So white, according to a new report: An analysis released Tuesday by the Women Donors Network shows that 95% of the folks we've elected to make huge, life-altering decisions for us, including A) who among us gets charged with a felony versus a misdemeanor; B) who gets a plea bargain deal; and even C) how long we stay in prison, are white, often male and, in most cases, both.
In fact, of the 2,437 prosecutors who held elected office last summer, 79% were white men — a demographic that makes up just 31% of the general population, the New York Times reports.
This is not particularly surprising, given the lack of diversity in electoral politics overall. But it does erase any belief that the officials running our criminal justice system actually reflect the people they're throwing in jail by the hundreds of thousands.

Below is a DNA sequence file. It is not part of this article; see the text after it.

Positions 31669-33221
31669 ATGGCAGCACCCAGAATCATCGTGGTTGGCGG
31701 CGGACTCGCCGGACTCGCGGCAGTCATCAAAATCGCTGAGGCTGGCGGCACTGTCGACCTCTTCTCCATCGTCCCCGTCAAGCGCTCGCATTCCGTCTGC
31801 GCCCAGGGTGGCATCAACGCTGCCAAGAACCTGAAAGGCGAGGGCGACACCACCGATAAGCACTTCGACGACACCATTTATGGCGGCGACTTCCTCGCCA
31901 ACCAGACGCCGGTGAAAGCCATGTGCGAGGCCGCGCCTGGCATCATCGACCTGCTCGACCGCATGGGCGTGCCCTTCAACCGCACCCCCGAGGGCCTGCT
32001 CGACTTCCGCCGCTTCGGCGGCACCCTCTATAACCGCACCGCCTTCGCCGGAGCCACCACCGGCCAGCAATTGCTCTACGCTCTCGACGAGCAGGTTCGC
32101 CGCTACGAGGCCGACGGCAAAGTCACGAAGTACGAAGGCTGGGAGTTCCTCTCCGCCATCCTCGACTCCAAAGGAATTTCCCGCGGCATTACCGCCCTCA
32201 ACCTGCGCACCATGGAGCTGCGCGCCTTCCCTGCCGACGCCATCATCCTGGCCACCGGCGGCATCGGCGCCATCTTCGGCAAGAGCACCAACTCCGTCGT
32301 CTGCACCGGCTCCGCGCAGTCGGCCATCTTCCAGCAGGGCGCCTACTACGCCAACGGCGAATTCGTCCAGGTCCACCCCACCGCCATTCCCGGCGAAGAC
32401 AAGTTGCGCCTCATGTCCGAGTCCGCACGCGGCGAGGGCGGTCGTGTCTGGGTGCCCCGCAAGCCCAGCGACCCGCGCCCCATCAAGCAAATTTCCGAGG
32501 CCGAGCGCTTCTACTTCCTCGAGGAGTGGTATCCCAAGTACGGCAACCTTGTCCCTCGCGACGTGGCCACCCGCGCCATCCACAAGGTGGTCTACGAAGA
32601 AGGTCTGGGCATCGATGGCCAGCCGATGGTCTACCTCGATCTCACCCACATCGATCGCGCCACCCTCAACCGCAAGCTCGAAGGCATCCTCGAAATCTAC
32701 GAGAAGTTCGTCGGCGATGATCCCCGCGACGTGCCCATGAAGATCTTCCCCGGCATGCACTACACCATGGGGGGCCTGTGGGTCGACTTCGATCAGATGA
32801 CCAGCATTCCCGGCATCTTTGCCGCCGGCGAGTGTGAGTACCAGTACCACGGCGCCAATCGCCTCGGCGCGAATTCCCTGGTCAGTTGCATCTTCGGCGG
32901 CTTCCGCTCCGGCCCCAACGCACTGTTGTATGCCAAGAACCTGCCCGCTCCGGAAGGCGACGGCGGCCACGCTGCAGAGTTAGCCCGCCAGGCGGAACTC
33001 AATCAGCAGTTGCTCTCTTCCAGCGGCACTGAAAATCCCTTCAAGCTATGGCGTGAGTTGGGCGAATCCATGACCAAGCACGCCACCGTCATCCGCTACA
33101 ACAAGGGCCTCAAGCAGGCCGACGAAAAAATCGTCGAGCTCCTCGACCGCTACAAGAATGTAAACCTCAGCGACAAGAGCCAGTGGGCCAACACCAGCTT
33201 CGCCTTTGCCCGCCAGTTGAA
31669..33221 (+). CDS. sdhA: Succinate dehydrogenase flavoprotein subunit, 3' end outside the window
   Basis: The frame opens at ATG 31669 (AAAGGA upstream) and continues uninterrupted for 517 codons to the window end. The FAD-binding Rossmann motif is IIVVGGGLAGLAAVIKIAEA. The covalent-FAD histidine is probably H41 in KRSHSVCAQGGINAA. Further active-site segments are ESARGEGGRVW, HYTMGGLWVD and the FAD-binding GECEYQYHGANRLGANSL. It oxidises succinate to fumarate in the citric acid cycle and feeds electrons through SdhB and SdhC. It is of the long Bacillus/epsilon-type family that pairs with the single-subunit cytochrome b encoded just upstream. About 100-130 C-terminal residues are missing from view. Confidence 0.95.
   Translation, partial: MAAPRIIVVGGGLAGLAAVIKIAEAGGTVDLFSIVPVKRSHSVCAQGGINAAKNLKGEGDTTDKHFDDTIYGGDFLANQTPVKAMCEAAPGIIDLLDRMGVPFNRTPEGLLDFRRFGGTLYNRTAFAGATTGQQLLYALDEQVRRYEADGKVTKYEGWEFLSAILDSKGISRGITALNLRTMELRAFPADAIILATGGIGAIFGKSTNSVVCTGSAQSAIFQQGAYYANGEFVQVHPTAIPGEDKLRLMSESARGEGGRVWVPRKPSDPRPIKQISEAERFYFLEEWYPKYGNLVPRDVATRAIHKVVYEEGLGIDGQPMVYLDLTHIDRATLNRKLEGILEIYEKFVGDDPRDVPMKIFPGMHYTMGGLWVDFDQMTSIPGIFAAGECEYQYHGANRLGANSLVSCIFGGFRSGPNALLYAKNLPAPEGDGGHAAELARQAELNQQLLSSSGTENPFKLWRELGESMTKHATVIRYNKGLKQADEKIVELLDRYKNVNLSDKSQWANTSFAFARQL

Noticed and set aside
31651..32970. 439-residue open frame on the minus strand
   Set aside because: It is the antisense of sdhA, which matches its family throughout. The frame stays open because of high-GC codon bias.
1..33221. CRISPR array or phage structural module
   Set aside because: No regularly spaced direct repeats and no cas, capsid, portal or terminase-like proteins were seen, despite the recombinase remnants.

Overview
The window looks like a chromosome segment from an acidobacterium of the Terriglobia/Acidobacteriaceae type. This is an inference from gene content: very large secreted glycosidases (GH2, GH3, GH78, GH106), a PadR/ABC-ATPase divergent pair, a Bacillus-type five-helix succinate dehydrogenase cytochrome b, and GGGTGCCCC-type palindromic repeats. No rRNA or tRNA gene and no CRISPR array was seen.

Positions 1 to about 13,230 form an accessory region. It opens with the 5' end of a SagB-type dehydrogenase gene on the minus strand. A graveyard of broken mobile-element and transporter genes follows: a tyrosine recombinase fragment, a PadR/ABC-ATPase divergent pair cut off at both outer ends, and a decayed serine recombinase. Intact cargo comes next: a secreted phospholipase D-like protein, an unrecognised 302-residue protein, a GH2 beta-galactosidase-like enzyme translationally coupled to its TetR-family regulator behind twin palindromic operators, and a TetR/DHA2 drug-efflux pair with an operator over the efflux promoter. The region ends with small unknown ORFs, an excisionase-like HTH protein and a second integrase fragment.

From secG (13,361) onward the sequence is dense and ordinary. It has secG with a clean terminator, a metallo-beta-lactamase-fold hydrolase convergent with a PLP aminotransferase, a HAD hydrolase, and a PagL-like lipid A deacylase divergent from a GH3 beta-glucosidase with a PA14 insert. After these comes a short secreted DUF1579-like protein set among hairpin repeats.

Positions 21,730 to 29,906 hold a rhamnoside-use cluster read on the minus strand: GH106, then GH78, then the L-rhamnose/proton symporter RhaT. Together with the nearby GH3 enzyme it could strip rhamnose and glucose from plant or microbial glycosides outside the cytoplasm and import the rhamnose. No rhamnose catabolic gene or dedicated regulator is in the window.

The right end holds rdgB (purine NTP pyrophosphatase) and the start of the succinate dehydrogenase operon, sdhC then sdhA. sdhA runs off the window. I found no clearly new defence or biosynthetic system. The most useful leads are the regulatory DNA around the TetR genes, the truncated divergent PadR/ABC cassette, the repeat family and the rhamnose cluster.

Here are some numbers: The United States' incarcerated population reached more than 1.5 million people in 2013, not counting those in immigrant holding centers and juvenile detention facilities. In 1978, that number was less than 300,000, showing a 535% growth in 35 years. Meanwhile, the U.S. population grew 140% over the same period of time.
People of color make up 60% of the nation's incarcerated population, according to the Center for American Progress. And the Bureau of Justice Statistics reported in 2013 that nearly half of all prisoners under state jurisdiction were locked up for nonviolent offenses.
Who's largely responsible for that? Prosecutors.